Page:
Wow! I! feel! valued!
<sarcasm>50p per person screwed over I am sure this will be a massive deterrent to future corporate a%&£$@~s</sarcasm>
Yahoo!'s UK limb has finally been handed a £250,000 fine for the 2014 cyber attack that exposed data of half a million Brit users. Russian hackers broke into Yahoo!'s servers and slurped info on circa 500 million international account holders, including names, email addresses, phone numbers, birthdates, hashed passwords and …
Do feel valued as Ireland levied zero! What did Helen Dixon and her merry band of lite-touch regulators do instead? They did what paper-pushers do, they wrote a report! Covering up breaches, just the cost of doing business. This is what happens when Irish politicians bend-over for US Tech Giants. GDPR, bring us justice:
To think: Marni Walden believed she had earned Verizon's CEO position for buying this piece of junk. This was an entity which, minus it's stake in Alibaba, had been given a negative valuation by the investment banks. Only in the topsy-turvy world of Telecom.
But...but...we need to give Telcos the right to prioritize our Internet traffic because they are so "innovative."
They seem to think they need to build up to it, that it needs to be REALLY heinous to justify it. They should be counting down FROM the maximum when deciding penalties. What companies did prior, during and after a breach, what efforts to inform were made, justifications and documentation made etc.
If Yahoo isn't a maximum breach given the number of people involved, then what the hell is ICO?
It does make you wonder what other forces was at play here.
Yes it's easy to believe that this was exec dithering and cover up, but it doesn't rule out the fact they may have been coerced by some government types from over the pond to keep quiet, while they did what they did with the Ruskies.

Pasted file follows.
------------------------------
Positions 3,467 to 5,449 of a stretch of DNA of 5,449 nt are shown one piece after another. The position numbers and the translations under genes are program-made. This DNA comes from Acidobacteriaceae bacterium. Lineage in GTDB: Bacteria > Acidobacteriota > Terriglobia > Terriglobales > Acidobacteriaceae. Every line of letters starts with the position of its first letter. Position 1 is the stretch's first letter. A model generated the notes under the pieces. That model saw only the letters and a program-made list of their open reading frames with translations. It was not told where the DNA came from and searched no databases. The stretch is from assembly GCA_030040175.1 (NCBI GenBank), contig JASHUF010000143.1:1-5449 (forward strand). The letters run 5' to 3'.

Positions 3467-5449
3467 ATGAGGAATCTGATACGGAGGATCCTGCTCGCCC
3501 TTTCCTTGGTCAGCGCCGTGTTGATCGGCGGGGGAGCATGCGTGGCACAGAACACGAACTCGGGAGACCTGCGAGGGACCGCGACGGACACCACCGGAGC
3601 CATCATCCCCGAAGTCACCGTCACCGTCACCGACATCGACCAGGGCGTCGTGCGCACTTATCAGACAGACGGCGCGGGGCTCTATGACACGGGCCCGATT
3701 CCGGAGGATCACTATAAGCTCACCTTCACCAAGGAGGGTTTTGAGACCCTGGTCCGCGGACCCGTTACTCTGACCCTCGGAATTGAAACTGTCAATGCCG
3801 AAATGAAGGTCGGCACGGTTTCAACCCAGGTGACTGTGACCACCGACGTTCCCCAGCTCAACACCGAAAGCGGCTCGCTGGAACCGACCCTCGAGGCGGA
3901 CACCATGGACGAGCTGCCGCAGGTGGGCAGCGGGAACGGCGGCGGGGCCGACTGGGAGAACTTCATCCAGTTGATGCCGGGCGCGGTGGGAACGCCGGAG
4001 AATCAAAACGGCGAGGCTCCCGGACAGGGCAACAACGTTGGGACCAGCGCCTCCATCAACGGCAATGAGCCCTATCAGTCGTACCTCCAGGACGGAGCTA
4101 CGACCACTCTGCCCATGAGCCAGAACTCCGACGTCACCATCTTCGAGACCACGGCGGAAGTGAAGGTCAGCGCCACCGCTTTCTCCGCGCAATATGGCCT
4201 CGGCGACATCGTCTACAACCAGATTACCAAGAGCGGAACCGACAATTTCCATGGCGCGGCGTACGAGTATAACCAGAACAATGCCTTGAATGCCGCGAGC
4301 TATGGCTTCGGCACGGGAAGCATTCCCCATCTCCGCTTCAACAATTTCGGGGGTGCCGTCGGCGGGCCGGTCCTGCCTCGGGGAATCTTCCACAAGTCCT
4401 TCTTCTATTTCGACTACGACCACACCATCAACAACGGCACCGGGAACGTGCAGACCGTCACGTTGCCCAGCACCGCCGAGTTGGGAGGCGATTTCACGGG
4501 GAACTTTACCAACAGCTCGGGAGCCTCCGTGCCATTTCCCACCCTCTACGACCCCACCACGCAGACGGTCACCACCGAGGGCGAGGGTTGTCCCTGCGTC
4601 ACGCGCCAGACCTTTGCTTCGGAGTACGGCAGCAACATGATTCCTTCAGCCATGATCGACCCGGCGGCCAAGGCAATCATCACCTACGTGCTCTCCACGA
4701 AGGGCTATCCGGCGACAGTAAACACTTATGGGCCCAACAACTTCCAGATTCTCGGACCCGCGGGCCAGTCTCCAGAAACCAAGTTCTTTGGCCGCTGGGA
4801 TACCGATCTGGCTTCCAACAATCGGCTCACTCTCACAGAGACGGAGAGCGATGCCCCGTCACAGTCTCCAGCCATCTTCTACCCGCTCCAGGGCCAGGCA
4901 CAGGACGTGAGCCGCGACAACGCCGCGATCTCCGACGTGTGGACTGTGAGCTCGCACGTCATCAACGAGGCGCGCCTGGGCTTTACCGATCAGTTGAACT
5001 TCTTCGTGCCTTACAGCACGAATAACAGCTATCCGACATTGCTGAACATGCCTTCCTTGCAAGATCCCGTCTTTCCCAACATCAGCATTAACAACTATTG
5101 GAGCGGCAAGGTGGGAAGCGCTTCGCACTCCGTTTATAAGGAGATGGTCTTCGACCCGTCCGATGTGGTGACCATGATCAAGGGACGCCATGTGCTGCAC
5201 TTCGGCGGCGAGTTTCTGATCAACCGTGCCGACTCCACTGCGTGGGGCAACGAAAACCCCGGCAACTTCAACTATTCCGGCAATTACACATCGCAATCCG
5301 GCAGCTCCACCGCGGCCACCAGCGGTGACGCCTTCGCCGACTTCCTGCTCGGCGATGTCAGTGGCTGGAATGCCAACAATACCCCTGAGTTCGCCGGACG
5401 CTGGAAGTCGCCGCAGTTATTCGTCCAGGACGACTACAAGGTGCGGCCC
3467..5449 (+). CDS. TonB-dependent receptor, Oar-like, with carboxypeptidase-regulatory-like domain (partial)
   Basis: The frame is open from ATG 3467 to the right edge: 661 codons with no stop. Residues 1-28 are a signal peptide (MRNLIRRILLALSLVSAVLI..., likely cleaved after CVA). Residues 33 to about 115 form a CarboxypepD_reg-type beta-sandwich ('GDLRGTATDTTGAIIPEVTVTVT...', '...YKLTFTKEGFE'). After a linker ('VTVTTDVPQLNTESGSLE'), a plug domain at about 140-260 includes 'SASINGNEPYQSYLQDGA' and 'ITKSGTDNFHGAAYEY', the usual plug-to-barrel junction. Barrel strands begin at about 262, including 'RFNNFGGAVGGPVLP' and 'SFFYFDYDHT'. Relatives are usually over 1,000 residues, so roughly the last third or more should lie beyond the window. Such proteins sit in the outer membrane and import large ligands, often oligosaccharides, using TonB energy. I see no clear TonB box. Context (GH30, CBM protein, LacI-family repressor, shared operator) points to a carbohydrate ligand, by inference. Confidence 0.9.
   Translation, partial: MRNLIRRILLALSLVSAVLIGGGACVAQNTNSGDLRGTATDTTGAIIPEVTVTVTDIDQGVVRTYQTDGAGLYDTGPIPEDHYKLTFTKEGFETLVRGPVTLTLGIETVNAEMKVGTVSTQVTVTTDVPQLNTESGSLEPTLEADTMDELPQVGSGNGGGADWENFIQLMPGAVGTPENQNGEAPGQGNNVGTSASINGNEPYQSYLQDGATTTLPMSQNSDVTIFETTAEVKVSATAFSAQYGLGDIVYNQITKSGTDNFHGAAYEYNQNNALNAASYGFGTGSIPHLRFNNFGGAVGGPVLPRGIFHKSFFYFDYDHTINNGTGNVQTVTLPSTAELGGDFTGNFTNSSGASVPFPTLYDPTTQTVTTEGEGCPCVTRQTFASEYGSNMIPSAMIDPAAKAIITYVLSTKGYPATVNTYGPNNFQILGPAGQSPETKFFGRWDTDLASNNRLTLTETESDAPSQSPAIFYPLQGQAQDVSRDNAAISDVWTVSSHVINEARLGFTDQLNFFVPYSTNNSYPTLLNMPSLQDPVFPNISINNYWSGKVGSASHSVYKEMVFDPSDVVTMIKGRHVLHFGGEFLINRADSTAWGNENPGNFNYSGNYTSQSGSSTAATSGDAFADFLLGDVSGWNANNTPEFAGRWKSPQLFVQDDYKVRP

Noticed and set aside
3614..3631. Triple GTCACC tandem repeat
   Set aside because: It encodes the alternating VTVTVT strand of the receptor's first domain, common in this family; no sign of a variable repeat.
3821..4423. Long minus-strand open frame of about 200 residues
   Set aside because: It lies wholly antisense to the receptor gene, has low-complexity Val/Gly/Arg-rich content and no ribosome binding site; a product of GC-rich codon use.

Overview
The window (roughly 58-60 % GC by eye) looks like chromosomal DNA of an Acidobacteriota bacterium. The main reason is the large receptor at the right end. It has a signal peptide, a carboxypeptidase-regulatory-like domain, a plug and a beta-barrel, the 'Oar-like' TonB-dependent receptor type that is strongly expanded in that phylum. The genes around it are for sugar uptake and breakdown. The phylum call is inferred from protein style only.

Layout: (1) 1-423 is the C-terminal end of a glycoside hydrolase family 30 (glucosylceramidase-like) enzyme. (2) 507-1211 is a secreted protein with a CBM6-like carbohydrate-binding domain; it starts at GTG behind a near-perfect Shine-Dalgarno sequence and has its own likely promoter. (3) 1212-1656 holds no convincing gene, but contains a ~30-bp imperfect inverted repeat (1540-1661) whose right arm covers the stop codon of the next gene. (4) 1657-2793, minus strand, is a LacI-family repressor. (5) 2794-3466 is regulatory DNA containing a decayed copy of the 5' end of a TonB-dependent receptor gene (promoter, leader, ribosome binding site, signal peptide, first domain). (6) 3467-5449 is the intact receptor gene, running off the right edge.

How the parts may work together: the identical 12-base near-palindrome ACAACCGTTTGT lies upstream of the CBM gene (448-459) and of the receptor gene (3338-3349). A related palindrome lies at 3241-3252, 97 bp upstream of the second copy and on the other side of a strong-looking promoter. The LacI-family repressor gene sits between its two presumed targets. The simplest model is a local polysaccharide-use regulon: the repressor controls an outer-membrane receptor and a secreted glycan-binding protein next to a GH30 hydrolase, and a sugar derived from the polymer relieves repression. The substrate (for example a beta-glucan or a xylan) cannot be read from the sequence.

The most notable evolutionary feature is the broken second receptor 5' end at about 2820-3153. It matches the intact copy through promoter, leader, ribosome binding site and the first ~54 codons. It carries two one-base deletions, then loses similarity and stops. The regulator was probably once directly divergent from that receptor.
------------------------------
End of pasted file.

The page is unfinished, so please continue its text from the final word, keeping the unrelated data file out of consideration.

Not suggesting that it makes it okay and it's still us consumers that bear the brunt of it, I'm just postulating we don't know what we don't know.
The hackers were also able to forge their own authentication cookies, changing your password was pointless, although still recommended, obviously
The ICO are a shower of weak c*nts
That £250,000 will just go to ICO executives bonuses, we all know this
I lost a few novice-user customers over this... as someone who deals with consumer PC repairs, no amount of password / security resets could keep the Yahoo / BT accounts secure. BT kept saying it must be a virus on the computer, and 'the technician' (me) needed to take yet another look at the PC as it must be infected. (Nope, completely clear).
Guess who the consumer tends to believe.
And there's only so many times that you can charge a customer, or do it for 'free' before someone says enough is enough.
Get in contact with the ICO, and ask difficult questions about why this fine was so pathetically low and what happens to the money, how will it be distributed to those who were actually affected
Even if it is just £0.50 per person, make them answer those questions, make them realise that real lives are affected by this fucking BS, because I dont think the ICO understands the seriousness of this, if they did, they wouldnt have been so weak in their actions
What a small fine considering the damage.
From a risk management perspective, it's cheaper to receive a fine from the EU than it is to integrate defense-in-depth measures on your commercial systems.
GDPR is great, but it still doesn't put enough responsibility on cloud service providers or 3rd party application vendors. You know, those with the most expertise who employ the least amount of people.
It's one of those political things which sounds good, but if you send enough money to us in Brussels, we'll ensure your fine isn't damaging; and we'll put the blame on the regular joe type company which employs 80% of the population.
I still don't get why the EU is still together. Sure, it makes a boat load of money for the elite and wealthy, but the average individual gets hosed over many times. Whenever rich and powerful people are for something... the rest of us should be very scared.
They should probably also take advantage of the direct debit discount, since they'll probably be paying fines on a regular basis.
Whaddaya mean there's no direct debit discount? My gas supplier offers me a discount for immediate payment and an even bigger discount if I let them take money out of my bank by direct debit (which I refuse to do, I'd need a much healther standing balance to risk that).
Biting the hand that feeds IT © 1998–2019